Say what you will about the Minutemen, that small band of border-patrolling activists, but you’ve got to admire their knack at staging compelling political theater. Last April they launched a volunteer citizen campaign in Arizona along the border, spotting migrants and “doing the job the government refuses to do.” Hordes of international media came along for the ride, covering their every movement.
On the ground, the campaign was a bust: migrants simply avoided the area and volunteers spent most of their hours charring under the sun as they looked through binoculars into an empty desert. But it was brilliant PR. Fewer than 200 people sitting on lawn chairs became newsworthy, and even the Pope’s passing didn’t bump them from the top of the news cycle for very long.
When Minutemen founder Jim Gilchrist brought his message to Columbia University recently, courtesy of the College Republicans, he didn’t have to worry about dramatic backdrops like border fences or nighttime operations—all he needed was a group of screaming students, who graciously obliged. Inside Columbia’s Roone Arledge Auditorium on the evening of the event, the first person to speak is Marvin Stewart, a black man who identifies himself as a Minutemen board member and an “ambassador for Christ.” Stewart stays on message for about 30 seconds, labeling the enemy as those “Communist reconquistas” that want to reclaim parts of the U.S. for Mexico. The audience roars its predictable displeasure, and it looks like a good-old-fashioned shouting match will be underway.
But Stewart then launches into an indecipherable lecture, citing, “God’s sovereign authority over this nation,” the U.S. Constitution, the Declaration of Independence and so on. By the time he starts reading sections of the California State Constitution—apparently at random—the audience is tired. “Wrap it up!” they begin to chant, though Stewart does anything but, instead choosing to continue on and add to the din. It is apparent that whoever set up the microphone stands in the aisles for Q & A has been wildly optimistic.
Thirty minutes into his rant, Stewart is finally convinced by Gilchrist to step down. Jeers greet Gilchrist, who doesn’t make things any better by walking over to Stewart and giving him a manly hug, then asking, as if the overture wasn’t obvious enough, “And they’re calling us racist?”
A person in the crowd yells out something to the effect that the Minutemen have hunted down and killed 3,000 immigrants on the border. Gilchrist tells the crowd that such a comment is ridiculous, but many in the crowd, judging by their howls, don’t seem to be buying it. (3,000 hunted down? I spent a week on the border living with the Minutemen, and can sum up the project in one word: boring. The only hunting going on was for a stronger sunscreen.)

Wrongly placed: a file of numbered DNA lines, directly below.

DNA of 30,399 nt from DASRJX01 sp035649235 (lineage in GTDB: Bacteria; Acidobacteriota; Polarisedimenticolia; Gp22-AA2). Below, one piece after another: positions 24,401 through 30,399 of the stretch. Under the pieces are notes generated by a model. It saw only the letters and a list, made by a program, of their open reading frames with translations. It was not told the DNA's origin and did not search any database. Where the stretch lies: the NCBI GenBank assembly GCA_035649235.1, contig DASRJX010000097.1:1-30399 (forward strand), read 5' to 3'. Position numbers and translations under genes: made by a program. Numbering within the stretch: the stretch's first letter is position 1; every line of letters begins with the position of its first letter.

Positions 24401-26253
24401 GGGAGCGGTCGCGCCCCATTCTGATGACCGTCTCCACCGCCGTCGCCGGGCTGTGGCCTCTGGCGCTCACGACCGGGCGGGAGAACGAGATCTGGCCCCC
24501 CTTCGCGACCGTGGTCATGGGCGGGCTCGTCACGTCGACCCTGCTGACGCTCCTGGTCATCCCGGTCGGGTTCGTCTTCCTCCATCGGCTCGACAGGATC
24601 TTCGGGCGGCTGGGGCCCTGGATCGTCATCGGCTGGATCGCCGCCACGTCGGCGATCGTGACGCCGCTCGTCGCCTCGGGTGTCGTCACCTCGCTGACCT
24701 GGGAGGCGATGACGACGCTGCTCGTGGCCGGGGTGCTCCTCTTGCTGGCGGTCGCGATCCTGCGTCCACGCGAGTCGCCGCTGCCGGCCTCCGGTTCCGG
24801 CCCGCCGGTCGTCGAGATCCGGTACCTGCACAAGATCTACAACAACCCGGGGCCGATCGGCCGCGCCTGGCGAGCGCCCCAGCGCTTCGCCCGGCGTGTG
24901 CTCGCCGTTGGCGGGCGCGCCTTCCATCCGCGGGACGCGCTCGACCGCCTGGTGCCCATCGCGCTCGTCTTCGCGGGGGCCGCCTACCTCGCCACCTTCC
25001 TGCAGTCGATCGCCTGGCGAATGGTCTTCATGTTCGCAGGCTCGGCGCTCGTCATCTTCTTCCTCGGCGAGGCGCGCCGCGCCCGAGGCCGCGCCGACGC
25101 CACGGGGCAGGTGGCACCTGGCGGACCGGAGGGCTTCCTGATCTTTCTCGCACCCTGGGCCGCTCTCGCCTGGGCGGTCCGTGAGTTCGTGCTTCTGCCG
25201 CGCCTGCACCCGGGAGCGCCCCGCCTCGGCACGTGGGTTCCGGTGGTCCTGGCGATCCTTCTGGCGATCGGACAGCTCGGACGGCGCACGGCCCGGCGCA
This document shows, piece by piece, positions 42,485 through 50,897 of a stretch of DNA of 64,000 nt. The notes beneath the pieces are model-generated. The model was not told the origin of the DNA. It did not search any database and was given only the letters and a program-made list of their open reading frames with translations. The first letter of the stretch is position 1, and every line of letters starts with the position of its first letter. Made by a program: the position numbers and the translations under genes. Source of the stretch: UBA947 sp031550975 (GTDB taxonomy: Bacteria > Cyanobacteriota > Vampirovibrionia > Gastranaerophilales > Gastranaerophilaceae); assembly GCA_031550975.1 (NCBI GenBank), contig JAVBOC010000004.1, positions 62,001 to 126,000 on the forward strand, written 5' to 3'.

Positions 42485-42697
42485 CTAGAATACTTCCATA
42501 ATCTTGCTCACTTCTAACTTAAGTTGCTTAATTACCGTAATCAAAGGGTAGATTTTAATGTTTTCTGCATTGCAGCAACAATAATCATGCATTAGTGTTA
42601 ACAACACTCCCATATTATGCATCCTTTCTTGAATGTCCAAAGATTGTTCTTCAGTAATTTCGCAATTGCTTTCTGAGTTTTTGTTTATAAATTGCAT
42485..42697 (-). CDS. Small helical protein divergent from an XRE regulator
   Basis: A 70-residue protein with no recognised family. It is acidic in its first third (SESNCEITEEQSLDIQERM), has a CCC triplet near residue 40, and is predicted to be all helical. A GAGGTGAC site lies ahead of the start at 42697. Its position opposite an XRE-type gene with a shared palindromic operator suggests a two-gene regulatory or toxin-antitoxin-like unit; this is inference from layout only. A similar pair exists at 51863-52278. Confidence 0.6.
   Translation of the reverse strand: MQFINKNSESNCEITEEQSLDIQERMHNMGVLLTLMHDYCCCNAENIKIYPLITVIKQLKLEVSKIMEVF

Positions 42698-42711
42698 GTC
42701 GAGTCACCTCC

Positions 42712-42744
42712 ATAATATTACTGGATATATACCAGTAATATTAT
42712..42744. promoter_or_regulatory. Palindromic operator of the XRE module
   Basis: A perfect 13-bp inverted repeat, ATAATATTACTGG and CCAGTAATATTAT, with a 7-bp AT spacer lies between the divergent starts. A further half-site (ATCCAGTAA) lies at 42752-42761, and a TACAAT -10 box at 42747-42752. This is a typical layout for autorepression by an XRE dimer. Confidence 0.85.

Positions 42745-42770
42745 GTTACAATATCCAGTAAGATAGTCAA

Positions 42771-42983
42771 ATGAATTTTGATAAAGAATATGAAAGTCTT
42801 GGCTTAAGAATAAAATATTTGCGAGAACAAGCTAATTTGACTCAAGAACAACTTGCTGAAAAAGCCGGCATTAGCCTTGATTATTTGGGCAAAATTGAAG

“I know you hate yourself,” Gilchrist continues over the yells, adding ungrammatically that the folks in front of him are “the biggest group of social maladroits” he has ever seen. “You’ll graduate and become investment bankers,” he promises. He only has the chance to utter a few more lines before a group of students emerge on the stage with a banner that reads “No One is Illegal” in English, Spanish and Arabic. Gilchrist seems amused, until people start rushing the stage. In the melee that ensues it is difficult to discern who is doing what to whom, but video footage from the Spanish television channel Univision clearly captures one of the Minutemen supporters, wearing a white t-shirt and blue cap, kicking a student in the head. After several minutes of craziness, security manages to regain some semblance of control, and Gilchrist walks back on stage with several others (including the kicker) and loudly recites the Pledge of Allegiance, ending with a military salute. Meanwhile, students below the stage start up another round of chants, labeling Gilchrist, among other things, a racist, fascist, KKK member.
Escorted out by security, groups of Columbia students gather in the lobby, giving each other high-fives and grinning ear-to-ear; I feel like I have stumbled into a football locker room just after winning the state championship. The adrenaline factor is a bit much, so I wander out into the rainy evening, where students are positing at high volume that “This is what democracy looks like!” The statement seems delusional if their audience is the public-at-large: “Democracy Takes Over at Columbia!” seems the least likely headline one will read the next morning.
More likely: “At Columbia, Students Attack Minuteman Founder” (Sun) ; “Minuteman College Talk Gets Violent" (Daily News) ; “Columbia’s Speech Thugs” (Post).